The Freddie Mercury biopic charts the late Queen singer’s rise to fame, but also his personal life including coming to terms with his sexuality. However, in some countries, Bohemian Rhapsody’s gay scenes have been censored, with China cutting any reference to Freddie’s sexuality. Now Queen guitarist May has reviewed an edited version of the movie on a flight with Oman Air. The 72-year-old had been on a trip to Zanzibar to visit his old friend’s birthplace.
Posting on Instagram, May wrote: “Great movies on this plane! Bohemian Rhapsody, eh ?! I had to take a look at it – to check out how much our movie had been ‘expurgated’ for showing on Oman Air.
“Yep – they sure hacked away it – no kissing, no ‘bollocks’, and Freddie wasn’t even allowed to quite get to the point of ‘confessing’ to Mary – though it was pretty clear what the scene was about.
“By the end, I really did feel that a lot of the film’s message was lost. Which made me sad.”
Nevertheless, May felt some good aspects of Bohemian Rhapsody managed to come through.
He continued; “But then again, a lot of the good stuff DID come across even in this version.
“And – you know – it’s easy to get all superior and disapproving about this stuff – but it wasn’t so long ago that The Rolling Stones were only allowed to perform on the USA’s Ed Sullivan Show if they changed Let’s Spend the Night Together to Let’s Spend Some Time Together!!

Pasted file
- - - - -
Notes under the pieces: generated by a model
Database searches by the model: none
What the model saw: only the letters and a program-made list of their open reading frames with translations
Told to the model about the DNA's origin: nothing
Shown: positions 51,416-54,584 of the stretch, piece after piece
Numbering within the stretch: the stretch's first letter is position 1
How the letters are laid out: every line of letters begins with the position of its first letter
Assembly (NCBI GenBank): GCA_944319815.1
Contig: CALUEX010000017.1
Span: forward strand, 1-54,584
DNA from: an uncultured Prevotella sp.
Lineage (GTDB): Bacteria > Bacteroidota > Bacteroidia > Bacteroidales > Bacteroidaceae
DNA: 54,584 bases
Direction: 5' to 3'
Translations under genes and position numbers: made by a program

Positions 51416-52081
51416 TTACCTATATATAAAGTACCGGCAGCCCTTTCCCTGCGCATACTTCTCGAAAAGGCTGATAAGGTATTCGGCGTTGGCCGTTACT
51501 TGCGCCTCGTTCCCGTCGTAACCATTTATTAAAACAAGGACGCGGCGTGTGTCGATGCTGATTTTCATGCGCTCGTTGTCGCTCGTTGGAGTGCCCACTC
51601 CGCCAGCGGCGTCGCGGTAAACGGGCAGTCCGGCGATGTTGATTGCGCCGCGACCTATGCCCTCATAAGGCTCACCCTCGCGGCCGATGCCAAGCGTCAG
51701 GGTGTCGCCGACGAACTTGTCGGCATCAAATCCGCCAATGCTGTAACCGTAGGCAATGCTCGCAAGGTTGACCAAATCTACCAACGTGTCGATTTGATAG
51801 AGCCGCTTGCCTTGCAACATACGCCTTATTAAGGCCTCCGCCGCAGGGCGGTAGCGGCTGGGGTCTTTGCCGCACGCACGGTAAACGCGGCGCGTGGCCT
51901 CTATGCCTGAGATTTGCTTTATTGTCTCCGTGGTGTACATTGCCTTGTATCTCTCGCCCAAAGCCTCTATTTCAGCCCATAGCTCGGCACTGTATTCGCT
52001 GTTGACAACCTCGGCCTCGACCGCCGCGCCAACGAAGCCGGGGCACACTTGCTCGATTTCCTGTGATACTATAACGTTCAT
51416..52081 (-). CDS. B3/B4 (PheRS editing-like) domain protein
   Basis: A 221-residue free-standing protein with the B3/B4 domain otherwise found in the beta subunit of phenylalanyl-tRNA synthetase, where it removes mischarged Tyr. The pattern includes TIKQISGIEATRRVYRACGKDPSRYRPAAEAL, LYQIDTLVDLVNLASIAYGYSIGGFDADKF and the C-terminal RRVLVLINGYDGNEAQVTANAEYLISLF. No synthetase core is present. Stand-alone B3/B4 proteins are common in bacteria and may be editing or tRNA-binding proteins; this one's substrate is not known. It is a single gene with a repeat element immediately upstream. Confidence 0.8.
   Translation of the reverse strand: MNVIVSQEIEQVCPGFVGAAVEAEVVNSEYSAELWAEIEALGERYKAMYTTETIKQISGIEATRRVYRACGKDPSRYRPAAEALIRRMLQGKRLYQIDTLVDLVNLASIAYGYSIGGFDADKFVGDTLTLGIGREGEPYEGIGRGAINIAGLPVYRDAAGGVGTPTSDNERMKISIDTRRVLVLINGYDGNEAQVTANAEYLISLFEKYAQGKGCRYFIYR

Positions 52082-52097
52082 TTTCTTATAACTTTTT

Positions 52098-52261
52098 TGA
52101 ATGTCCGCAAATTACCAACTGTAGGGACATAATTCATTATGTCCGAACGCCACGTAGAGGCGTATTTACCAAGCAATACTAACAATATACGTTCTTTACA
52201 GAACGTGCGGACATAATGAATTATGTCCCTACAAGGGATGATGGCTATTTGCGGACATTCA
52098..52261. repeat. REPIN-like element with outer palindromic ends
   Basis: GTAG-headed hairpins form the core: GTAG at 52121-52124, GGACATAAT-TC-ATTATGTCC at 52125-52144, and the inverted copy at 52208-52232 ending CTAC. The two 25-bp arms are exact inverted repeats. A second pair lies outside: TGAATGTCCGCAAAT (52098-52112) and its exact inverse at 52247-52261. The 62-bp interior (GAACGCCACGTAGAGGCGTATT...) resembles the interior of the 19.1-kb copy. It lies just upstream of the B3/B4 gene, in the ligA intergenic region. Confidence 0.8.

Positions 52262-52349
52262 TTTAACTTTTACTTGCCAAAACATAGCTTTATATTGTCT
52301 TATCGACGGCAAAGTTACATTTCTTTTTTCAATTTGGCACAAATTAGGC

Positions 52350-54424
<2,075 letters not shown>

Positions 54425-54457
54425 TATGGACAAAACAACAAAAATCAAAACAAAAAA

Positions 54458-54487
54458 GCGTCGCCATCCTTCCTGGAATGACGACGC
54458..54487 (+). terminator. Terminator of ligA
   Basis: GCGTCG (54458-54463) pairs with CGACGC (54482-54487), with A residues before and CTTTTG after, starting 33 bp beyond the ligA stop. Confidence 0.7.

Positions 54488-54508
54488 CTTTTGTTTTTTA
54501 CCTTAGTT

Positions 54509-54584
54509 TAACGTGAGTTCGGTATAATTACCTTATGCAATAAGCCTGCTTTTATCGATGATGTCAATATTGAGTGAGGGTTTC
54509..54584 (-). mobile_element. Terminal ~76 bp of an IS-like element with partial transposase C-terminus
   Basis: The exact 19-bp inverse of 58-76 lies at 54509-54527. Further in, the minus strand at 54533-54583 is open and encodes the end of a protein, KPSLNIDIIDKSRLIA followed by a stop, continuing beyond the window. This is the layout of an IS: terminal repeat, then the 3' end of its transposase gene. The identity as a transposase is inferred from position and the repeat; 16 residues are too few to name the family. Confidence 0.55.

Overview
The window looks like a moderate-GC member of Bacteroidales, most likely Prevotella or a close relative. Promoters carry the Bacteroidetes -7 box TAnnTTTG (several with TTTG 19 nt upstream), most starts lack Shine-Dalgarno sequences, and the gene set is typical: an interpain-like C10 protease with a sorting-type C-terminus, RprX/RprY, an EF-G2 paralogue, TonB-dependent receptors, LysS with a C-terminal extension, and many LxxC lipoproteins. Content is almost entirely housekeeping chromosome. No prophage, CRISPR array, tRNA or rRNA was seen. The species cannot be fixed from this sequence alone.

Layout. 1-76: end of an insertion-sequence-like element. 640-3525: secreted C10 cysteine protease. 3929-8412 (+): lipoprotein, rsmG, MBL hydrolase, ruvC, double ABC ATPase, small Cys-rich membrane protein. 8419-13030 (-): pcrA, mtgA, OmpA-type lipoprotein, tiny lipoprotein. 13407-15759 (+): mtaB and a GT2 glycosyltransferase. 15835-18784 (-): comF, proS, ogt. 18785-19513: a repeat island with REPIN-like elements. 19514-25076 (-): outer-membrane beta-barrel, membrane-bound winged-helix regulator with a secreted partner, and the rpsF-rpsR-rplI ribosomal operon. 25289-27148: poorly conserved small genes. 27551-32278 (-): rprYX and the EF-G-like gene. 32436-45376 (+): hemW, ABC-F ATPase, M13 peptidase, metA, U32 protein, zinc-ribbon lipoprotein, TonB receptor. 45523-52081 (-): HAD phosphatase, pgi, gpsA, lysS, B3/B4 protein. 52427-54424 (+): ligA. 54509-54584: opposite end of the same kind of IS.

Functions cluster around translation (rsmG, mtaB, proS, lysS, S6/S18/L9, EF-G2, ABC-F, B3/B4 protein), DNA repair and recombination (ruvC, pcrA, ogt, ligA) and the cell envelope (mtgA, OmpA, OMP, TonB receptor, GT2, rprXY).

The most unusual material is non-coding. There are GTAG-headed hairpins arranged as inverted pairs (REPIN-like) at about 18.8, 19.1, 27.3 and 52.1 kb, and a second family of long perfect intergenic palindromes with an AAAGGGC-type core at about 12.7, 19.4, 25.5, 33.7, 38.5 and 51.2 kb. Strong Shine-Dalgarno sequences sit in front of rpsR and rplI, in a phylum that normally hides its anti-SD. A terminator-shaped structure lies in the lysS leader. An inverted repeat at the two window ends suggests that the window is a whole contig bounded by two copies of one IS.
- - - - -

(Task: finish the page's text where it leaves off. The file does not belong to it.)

“Don’t believe me? Check it out on YouTube! Maybe we’re not so liberal and progressive as we think we are!
“Or maybe, for every nation, it takes time and tolerance and … compromise? To get to a good place.”
In another recent post, May slammed Bohemian Rhapsody critics for pointing out alleged mistakes from Freddie’s life.
He said: “A few armchair critics think, by comparing the film’s narrative with scraps that they’ve picked up from press stories, unauthorised biographies, etc, that they see ‘mistakes’?
“I can assure you all that not a single, word, action, emotion in Bohemian Rhapsody is there by accident, or for any other reason than to provide an insight, a clue to the big picture, a brush stroke in a coherent portrait of a man and his life and dreams.
“The fact that this movie has become by far the most successful biopic in history tells me that we – or actually the whole BR team – on the whole – got it right.”